Even the most expensive perfume is not formulated to last all day. Perfume may last up to five hours, while cologne lasts only one to two hours, so any form of fragrance requires refreshing for a day-long effect. Since fragrance increases, a quick dab behind the ears is not enough to get the most mileage from your perfume or cologne.
Perfume should be applied, preferably with an atomizer, at all the body's pulse points, where the body's heat will help to release the fragrance-behind the ears, inside the wrists and elbows, at the difficulties, the base of the throat, the bosom , behind the knees, and inside the ankles.
Eau de parfum and toilet water may be sprayed lightly on the entire body, from the feet up, before dressing to create an aura of fragrance around the body. Then apply it to the body's pulse points, or use perfume of the same scent. If you're worried that you may be overdosing it, use the rule of thumb that your separation should extend more than an arm's length from the body. Eau de parfum and toilet water can also be sprayed on clean hair, but no fragrance should be applied to clothes, since the fibers can change the smell of the fragrance and the fragrance product may stain the clothing.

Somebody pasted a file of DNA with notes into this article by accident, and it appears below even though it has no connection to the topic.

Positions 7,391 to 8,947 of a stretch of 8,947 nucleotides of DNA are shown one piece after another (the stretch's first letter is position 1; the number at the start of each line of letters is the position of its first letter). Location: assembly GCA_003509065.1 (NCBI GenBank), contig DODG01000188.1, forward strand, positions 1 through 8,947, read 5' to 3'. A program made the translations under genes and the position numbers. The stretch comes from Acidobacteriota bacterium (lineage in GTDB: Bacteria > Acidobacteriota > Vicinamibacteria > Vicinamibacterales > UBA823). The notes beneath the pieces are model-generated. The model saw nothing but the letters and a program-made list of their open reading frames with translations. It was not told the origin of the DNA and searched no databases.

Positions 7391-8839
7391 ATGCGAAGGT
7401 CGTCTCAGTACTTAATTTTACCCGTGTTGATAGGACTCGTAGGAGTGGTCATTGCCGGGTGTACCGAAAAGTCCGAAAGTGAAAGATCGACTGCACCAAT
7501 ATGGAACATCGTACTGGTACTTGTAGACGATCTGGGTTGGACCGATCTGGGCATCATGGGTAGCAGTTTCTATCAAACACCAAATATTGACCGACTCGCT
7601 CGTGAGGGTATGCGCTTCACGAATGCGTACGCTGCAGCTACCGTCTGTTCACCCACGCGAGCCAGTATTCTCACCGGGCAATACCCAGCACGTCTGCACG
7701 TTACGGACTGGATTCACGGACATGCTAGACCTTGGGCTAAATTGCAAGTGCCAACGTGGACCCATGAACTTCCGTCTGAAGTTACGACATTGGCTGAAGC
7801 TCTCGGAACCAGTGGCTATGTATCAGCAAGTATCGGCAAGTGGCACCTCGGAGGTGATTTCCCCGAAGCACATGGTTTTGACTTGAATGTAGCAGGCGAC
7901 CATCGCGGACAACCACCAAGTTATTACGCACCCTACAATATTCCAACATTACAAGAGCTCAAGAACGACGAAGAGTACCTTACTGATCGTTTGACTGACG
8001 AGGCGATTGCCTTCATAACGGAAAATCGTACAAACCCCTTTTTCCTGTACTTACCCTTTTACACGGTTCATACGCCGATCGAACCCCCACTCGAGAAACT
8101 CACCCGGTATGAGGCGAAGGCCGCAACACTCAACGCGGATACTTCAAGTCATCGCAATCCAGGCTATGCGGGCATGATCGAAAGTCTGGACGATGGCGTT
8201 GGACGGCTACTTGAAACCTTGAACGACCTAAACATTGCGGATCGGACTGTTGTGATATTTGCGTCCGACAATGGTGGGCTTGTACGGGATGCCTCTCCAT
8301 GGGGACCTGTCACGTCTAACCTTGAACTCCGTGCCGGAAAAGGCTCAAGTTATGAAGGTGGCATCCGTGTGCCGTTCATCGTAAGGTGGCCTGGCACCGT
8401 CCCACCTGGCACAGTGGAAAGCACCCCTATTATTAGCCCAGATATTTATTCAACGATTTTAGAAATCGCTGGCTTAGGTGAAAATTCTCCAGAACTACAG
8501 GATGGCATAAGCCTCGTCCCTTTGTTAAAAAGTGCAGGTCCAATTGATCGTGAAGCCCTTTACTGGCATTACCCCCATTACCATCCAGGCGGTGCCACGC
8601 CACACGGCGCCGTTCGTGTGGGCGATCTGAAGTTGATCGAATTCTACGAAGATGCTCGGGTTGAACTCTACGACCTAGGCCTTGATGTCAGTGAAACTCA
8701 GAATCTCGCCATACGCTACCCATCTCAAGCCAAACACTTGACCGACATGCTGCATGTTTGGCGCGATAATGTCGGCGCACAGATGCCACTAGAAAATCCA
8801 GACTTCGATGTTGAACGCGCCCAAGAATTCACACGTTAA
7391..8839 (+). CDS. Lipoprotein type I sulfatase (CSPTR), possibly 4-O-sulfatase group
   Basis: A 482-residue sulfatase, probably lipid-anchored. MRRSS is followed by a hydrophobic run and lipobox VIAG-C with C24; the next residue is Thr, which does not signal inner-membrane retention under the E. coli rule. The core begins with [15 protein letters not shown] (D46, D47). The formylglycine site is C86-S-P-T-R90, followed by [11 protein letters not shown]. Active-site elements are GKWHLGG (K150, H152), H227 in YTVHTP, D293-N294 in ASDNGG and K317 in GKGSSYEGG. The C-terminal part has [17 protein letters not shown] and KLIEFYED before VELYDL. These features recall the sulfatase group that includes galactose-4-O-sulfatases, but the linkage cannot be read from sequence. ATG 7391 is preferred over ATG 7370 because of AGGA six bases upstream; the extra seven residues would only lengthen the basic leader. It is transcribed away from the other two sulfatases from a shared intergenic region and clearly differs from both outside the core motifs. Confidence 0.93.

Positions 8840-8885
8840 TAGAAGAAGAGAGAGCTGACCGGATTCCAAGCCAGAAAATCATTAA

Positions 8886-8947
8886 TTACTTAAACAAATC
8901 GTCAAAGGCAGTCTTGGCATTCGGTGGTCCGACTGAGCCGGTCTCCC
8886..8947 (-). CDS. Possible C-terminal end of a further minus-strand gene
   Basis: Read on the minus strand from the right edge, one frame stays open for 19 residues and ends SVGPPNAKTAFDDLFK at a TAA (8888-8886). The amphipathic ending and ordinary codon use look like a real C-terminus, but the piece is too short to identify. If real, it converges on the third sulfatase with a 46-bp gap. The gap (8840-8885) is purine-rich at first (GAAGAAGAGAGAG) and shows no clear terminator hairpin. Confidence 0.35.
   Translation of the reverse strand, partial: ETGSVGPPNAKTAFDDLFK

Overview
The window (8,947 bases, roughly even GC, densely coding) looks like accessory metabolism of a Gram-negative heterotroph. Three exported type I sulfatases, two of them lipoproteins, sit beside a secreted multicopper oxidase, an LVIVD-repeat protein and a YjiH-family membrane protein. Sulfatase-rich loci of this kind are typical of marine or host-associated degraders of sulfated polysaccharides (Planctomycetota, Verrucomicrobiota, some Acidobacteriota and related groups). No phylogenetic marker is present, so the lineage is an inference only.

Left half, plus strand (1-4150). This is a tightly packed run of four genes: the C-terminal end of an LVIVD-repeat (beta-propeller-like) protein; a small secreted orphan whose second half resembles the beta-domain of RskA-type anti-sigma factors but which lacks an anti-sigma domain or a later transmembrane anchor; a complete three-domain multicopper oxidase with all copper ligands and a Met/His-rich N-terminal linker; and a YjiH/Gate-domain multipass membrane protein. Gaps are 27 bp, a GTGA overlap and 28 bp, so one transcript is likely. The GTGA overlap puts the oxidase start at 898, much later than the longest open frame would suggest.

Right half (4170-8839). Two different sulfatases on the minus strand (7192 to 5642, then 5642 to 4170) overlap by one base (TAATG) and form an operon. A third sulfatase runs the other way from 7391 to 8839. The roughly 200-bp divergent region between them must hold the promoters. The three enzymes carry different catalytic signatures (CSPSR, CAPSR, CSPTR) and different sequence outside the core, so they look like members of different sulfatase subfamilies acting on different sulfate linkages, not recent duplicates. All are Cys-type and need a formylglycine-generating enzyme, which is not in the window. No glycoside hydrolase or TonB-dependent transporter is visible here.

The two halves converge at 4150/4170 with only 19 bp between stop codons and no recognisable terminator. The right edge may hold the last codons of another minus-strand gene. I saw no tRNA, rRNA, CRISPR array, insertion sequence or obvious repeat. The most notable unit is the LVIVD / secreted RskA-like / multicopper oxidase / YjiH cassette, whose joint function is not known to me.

Cologne, as typically the lightest form of fragrance, may be applied like eau de parfum and toilet water and may also be used as an after-bath refresher, as a rubdown for sore muscles or aching feet, or to keep your hands cool and dry (an astringent effect of the high alcohol content).
Colognes and toilet water can be kept in the refrigerator for a cool pick-me-up, but extreme temperatures and dampness can change the delicate balance of perfume. However you choose to apply the various types of fragrance, do not hoard them for the Christmas party or your fiftieth wedding anniversary. Once opened, fragrance products deteriorate with time and exposure to heat, air and sunlight.